In the Pain Rehabilitation Clinic (PRC) we learned that we should not call our more painful days “Bad” days. Instead, we should label them as difficult days, which implies less negativity, and has more of an emphasis on soldiering through. This, however, been a difficult week. A very difficult week, both physically with more pain then I have had in a few months, and feeling emotionally raw as if the bitter February wind was blistering my heart.
This week, I struggled with internal battles. I have been dealing with deep revelations in my counseling that left me shattered, to being so overwhelmed at work that a sharp comment from my boss left me in tears. So when I attended a Women’s Empowerment Breakfast this morning, I felt anything but empowered. More accurately, I felt hollow, vulnerable, insecure. Fragile. The speakers at this event were engaging, and the purpose was fantastic, but I viewed the event through the bleak, colored lenses of insecurity.
Trying to eat my scrambled eggs while grappling with these feelings of fear, something really spoke to what I was feeling. Someone, specifically. This person I consider my mentor, my inspiration, and my friend. In Sarah’s speech, she revealed her first memory of insecurity and need for validation in vivid clarity. In this memory, she confesses that she had asked her dad a question that scared him, and in that moment, instead of protecting her with his response, he had the unfortunate effect of shutting her down. Closing her in. Making her feel she should hide these less than acceptable thoughts from being seen.
Perhaps it was due to my raw and exposed heart, but this memory hit me right in the feels. I can feel emotions from my past with such stark clarity and true to PTSD, experience these emotions in real time. Having recently examined a memory from when I was just 5 years old, of how my mother tried to protect me from the dangers of the world, and how her words of caution instilled fear and shame in place of the protection she so desperately wanted for me. That fear caused me to build up my walls when I was hurt. To take the blame back on myself for the malicious actions of others. To squash myself into a small, unobtrusive shape so I wouldn’t become a target again. So shielded that even through people knew me, I was still a stranger. Disconnected. Alone.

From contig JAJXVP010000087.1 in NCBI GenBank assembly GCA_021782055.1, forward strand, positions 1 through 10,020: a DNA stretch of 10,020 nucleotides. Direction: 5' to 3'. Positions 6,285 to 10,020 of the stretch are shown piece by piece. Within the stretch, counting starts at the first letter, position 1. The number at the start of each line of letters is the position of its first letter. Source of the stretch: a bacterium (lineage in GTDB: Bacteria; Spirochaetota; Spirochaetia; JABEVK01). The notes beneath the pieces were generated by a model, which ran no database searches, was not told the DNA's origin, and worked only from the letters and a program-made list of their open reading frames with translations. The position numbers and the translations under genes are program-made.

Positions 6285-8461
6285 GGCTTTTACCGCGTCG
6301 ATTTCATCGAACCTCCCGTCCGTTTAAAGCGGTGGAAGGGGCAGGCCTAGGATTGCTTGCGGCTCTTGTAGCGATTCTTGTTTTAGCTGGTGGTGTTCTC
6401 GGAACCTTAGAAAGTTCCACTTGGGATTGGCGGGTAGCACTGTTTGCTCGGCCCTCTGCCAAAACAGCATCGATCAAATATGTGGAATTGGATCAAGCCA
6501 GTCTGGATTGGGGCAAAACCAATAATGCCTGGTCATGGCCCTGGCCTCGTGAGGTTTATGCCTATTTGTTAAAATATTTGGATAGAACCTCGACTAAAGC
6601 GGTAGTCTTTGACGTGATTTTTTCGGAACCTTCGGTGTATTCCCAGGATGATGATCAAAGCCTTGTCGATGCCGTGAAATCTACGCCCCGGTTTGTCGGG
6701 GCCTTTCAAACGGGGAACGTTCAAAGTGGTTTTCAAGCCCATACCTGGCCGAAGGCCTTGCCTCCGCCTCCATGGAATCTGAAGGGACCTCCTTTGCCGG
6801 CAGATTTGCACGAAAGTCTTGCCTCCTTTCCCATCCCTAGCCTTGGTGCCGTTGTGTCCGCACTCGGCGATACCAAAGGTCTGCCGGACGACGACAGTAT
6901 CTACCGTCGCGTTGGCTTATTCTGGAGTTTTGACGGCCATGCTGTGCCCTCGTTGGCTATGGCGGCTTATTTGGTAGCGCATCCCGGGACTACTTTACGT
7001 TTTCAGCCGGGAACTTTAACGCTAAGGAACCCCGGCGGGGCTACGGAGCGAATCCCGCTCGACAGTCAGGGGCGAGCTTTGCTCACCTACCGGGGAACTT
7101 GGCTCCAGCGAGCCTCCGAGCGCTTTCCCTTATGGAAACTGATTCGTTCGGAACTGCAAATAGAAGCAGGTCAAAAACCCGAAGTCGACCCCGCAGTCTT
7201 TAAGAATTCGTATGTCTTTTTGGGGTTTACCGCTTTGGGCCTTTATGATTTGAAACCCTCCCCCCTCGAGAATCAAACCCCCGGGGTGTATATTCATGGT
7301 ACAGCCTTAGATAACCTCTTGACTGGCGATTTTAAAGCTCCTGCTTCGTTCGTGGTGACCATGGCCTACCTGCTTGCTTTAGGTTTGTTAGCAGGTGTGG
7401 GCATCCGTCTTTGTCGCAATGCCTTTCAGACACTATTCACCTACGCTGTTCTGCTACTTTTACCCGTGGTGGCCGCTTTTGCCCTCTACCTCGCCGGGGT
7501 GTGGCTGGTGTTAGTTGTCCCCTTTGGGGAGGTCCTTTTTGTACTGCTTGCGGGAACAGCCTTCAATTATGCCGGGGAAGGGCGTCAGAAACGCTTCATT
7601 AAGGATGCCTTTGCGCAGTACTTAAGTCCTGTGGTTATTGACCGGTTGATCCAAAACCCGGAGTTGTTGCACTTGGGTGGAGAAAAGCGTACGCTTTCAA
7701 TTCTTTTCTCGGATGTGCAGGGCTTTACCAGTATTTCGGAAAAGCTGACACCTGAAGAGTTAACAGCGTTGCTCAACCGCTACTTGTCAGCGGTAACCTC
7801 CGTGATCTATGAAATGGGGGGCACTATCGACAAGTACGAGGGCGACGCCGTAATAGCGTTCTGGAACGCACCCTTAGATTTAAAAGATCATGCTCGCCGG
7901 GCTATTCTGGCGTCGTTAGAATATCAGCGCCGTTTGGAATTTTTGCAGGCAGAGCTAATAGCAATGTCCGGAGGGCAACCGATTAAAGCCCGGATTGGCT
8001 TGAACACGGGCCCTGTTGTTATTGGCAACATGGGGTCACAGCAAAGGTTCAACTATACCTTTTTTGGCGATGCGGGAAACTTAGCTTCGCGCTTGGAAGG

Sarah made a point of how fear can cause those who love us to unknowingly hurt us in the most minute of fractures, and sometimes in ways that may have lasting marks. But she also shared how an act of courage from one person to another, to reach out and encourage us to face our fears, can in turn inspire us. She shared how she had found her empowerment when someone “saw” her, even though she had spent years trying to become invisible. How this nudge of encouragement has given her the fuel she needed to step out of the shadows. Whether it could be do to her enlightenment, or to being a kindred soul plagued by fear, or simply from years of being a watcher, she also sees people with an intense clarity.
I still have my walls up. I still beat against them every day, wishing I could escape yet terrified to be unprotected. But through all of the layers I have built to insulate me from my fear, Sarah saw through them, and reached towards me. It only takes one person to show courage and inspire others to follow. So when she finished her speech, even though I was sitting in the front in a room of 600 people, even through all I felt like doing was crawling in a hole and crying my exhausted mind to sleep, I stood up to clap. Regardless of what others felt, she had reached me. And I was not alone, as 600 more women rose to applaud my friend.